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Silent Night

John Woo's return to American cinema is a worryingly shortsighted action flick

John Woo has taken a 20 year break from Hollywood, having brought his cinematic action style to 1990s America from Hong Kong. This revolutionized the genre in the West and many copycats have taken his stylistic mantle, from David Leitch to Chad Stahelski. It would be hard to imagine John Wick (2014), Atomic Blonde (2017), or Nobody (2021) without Woo’s influence.


Silent Night (2023) takes on the challenge of making an entire action movie dialogue free. Brian (Joel Kinnaman) is a suburban dad who loses his son (Anthony Giulietti) to a stray bullet from gang members, and is additionally shot through the throat, causing him to lose his ability to speak. Vowing revenge, Brian trains to become a lethal weapon to take down his son’s murderers.


Woo’s direction still delivers visceral and vivid action, with a careful use of cinematography and sound to give each hit a weight and texture. The dialogue-free challenge is a curious choice, yet starts to become forced after only 20 minutes. One simply can’t see why so many characters wouldn’t be speaking in given scenes. The lack of dialogue also doesn’t permit much characterization, we don’t develop Brian or his relationship to his son and wife (Catalina Sandina Moreno).


Kinnaman has a similar curse to another actor of his generation, Toby Kebbell, of being incredibly talented actors always in mediocre projects. Kinnaman has had false starts in the likes of Robocop (2014), and Suicide Squad (2016), but found a haven in TV with a guest role in House of Cards (2013-2018) and currently leading the ensemble of For All Mankind (2019-) (curiously Kebbell has also found solace in Apple TV with Servant (2019-2023) and joining the cast of For All Mankind). In Silent Night, Kinnaman delivers what he can from the challenging role, and begs the question: when he will find his deserved break and become a movie star.


Silent Night is competent in action, but rather generic with its narrative. The lack of dialogue leads to flat characters you struggle to care about. Yet the film’s biggest problem is one of perception. Much like the obliviousness in Rambo: Last Blood (2019), Bad Boys for Life (2020), and Cry Macho (2021), Silent Night puts forward the idea of violent Hispanics flooding peaceful “American” communities. In the cases of Rambo and Cry Macho, it has to be working-class white men who deliver a violent justice, bypassing cooperation with the police. Silent Night delivers this same message with Brian, as he not only chases down and coldly murders gang members involved in his son’s death, but also murders dealers and junkies on the street in cold blood. To place these images on screen in America, when working class white men are being constantly told that minorities are coming to kill their children and invade their country, feels incredibly shortsighted and dangerous.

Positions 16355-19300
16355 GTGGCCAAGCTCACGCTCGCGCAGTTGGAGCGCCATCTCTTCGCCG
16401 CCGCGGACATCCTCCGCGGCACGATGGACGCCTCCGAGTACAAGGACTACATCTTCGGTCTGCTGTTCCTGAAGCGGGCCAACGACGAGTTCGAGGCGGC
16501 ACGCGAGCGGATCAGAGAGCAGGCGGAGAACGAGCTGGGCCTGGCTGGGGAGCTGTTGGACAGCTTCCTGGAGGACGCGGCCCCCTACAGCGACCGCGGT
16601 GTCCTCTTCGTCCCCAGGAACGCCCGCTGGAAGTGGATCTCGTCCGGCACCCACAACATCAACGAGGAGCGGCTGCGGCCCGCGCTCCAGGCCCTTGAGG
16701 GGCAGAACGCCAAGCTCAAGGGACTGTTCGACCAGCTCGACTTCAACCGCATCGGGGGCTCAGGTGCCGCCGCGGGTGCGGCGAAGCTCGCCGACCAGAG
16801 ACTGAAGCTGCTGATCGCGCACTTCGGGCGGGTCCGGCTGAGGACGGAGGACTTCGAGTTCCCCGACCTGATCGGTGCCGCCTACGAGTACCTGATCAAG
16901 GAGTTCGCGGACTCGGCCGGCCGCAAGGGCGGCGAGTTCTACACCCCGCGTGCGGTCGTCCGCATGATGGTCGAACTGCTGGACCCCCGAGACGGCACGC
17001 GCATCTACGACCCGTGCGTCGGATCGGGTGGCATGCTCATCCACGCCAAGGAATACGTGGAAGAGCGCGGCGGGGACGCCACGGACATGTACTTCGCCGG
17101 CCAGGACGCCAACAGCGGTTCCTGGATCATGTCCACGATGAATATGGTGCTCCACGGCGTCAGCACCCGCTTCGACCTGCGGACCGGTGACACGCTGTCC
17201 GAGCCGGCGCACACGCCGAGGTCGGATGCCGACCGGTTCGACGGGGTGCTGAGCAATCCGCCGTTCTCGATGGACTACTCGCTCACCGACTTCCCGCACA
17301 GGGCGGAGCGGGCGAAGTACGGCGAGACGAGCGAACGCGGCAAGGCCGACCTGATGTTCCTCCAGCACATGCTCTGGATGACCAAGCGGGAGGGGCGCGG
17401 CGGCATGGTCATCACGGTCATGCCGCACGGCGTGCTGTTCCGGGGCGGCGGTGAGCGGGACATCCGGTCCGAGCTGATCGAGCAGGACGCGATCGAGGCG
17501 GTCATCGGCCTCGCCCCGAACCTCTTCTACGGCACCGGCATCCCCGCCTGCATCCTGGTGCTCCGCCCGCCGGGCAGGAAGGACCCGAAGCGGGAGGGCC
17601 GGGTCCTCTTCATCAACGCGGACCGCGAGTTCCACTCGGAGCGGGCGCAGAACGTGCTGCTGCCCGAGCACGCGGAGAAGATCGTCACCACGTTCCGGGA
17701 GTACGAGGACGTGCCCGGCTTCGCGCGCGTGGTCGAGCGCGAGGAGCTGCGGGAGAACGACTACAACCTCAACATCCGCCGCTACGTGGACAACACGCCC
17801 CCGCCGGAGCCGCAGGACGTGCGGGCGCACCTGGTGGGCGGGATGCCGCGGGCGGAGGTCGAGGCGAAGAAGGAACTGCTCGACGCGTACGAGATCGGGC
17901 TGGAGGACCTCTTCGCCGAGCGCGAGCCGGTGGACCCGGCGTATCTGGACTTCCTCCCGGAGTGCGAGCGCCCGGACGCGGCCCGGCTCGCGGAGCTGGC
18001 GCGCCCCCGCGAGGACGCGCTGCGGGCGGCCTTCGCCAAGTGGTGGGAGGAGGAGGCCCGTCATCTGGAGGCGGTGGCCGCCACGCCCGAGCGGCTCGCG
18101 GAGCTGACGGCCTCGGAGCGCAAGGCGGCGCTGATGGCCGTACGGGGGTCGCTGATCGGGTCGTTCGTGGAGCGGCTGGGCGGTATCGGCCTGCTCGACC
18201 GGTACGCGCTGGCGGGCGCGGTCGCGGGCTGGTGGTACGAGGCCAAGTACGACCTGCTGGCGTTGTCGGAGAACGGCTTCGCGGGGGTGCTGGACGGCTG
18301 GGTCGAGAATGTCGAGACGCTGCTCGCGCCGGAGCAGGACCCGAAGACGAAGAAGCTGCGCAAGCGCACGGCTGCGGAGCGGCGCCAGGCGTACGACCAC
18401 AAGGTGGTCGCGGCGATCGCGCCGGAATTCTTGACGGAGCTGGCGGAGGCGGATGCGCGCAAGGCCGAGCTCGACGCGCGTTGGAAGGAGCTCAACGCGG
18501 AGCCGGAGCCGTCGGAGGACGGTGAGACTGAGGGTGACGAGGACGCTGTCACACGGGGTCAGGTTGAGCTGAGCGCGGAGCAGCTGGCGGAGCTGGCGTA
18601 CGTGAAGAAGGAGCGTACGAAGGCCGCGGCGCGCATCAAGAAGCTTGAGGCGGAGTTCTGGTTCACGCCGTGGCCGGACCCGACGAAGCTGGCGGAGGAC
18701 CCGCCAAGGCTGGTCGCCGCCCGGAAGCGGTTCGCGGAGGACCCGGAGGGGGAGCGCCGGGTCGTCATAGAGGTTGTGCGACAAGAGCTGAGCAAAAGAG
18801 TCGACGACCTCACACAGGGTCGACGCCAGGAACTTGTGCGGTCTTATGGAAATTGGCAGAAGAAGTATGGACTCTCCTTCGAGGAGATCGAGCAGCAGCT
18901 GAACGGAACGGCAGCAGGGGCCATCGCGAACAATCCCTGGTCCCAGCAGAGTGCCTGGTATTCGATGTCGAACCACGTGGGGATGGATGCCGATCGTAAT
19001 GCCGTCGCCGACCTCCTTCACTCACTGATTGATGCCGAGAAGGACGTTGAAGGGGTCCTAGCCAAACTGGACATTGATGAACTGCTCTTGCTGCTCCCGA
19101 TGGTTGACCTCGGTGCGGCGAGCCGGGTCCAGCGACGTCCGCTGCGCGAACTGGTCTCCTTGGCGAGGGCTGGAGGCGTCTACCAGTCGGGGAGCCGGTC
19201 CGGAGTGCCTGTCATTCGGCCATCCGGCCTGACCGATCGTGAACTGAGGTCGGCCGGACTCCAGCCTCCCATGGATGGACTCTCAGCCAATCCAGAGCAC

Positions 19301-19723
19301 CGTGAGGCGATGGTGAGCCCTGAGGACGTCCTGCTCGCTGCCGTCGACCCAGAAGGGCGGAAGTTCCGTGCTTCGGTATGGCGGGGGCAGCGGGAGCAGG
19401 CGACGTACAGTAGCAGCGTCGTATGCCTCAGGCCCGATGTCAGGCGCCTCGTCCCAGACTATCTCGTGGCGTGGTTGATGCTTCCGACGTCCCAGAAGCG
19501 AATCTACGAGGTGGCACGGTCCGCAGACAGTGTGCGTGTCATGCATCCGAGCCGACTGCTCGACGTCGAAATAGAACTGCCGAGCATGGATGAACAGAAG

In the end, Silent Night’s fight choreography, along with tasteful sound and cinematography, delivers thrills, but the forced silence gimmick, cookie-cutter revenge plot, and the racially inflaming message makes this film a forgettable and worrying viewing.



About Young Critic

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I've been writing on different version of this website since February of 2013. I originally founded the website in a film-buff phase in high school, but it has since continued through college and into my adult life. Young Critic may be getting older, but the love and passion for film is forever young. 

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